"She called and told me," says Mr. Campbell, "that when she first heard of the Bible she did not think it was true; but when she found it describe her heart so exactly, she could not but believe what it said. She was determined, she added, always to live near some place where the word of God was preached, where she might hear about a crucified Saviour, though she should starve. Jesus died for sinners, and she

would not leave the Word. She prayed that I might be carried back safe to

the Cape and to England.” Vol. II.

p. 170.

The Mission, however, to Lattakoo, is very recent. Among the Griquas, who live to the south of that place, near the banks of the Orange River, the benefits of

Christian instruction have been enjoyed for a longer time, and are more signally displayed. The following extract will illustrate this fact.

"After dinner we removed to Berend's kraal, about two miles distant, where a considerable number of people assembled in the evening to worship. It was a motley meeting, being composed of Griquas, Namaquas, Damaras, Bootshuanas, Bushmen, &c. No congregation could have sat more still, both without and within the tent, though there was a cold wind blowing, accompanied with darkness, thunder, lightning, and rain.

"There was one circumstance in this meeting of a very affecting nature. I saw before me, at this moment, worshipping under the same tent, and receiving the glad tidings of the Gospel with much feeling, the noted Africaner, and Berend the Griqua captain. Till their conversion they were mortal ene. mies to each other. Berend was brought to feel the power of Divine truth several years before Africaner. When the Namaqua chief was converted, he sent a message to the Griqua chiefs, confessing the injuries he had done them, and soliciting them at the same time to unite with him in promoting universal peace, and the improvement of the people.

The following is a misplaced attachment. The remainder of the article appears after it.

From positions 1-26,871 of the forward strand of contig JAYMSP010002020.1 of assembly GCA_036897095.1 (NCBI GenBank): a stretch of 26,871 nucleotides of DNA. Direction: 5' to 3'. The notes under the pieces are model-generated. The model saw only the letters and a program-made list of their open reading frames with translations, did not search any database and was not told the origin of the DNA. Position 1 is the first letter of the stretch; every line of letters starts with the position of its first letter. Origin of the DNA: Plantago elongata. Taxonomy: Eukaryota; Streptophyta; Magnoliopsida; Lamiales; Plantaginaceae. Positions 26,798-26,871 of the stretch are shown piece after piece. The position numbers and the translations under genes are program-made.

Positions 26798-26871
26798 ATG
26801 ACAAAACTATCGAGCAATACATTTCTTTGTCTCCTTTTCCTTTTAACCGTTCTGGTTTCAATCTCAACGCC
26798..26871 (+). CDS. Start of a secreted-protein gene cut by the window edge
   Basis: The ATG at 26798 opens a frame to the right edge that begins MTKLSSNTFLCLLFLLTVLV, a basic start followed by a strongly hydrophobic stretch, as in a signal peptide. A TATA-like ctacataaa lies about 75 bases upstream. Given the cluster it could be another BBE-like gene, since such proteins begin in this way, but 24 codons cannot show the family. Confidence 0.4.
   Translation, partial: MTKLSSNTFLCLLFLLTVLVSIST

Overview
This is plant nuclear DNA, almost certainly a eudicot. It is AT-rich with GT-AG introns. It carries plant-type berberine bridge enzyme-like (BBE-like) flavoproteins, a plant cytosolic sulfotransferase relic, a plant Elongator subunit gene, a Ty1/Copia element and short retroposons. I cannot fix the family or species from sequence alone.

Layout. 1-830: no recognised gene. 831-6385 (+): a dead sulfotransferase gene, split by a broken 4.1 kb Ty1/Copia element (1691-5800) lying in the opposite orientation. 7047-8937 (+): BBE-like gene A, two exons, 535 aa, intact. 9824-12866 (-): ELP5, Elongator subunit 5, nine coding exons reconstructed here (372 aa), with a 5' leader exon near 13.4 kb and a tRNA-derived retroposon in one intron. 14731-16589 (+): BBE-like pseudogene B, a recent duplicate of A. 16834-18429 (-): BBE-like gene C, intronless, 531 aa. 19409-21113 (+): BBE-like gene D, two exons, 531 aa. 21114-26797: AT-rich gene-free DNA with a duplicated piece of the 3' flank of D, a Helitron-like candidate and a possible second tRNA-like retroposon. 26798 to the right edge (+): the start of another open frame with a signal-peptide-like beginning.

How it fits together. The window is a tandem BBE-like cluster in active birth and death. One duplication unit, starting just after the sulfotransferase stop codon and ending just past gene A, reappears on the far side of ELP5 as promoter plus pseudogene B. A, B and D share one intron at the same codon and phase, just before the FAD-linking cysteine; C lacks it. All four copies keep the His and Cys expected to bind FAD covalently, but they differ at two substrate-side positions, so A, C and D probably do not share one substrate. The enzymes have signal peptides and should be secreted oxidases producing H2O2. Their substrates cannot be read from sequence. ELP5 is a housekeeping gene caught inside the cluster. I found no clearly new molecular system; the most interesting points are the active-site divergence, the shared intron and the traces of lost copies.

"Africaner and Berend are both

judicious, excellent Christians; and their own feelings must have been strongly excited upon the present occasion. These patriarchal men are now kings, fathers, and priests, in their domestic connexions. They instruct their families, preside among the people in the absence of missionaries, and breathe nothing but peace on earth and good will to men. Thus when God blesses his people, he makes them blessings to others. With all the particulars relating to these chiefs in view, what would Infidelity have said on contemplating so interesting a scene? To what agency would she have ascribed this marvellous change in the characters of these men ? Could her favourite system have exhibited such fruits, she would have called upon all men to fall down and worship her!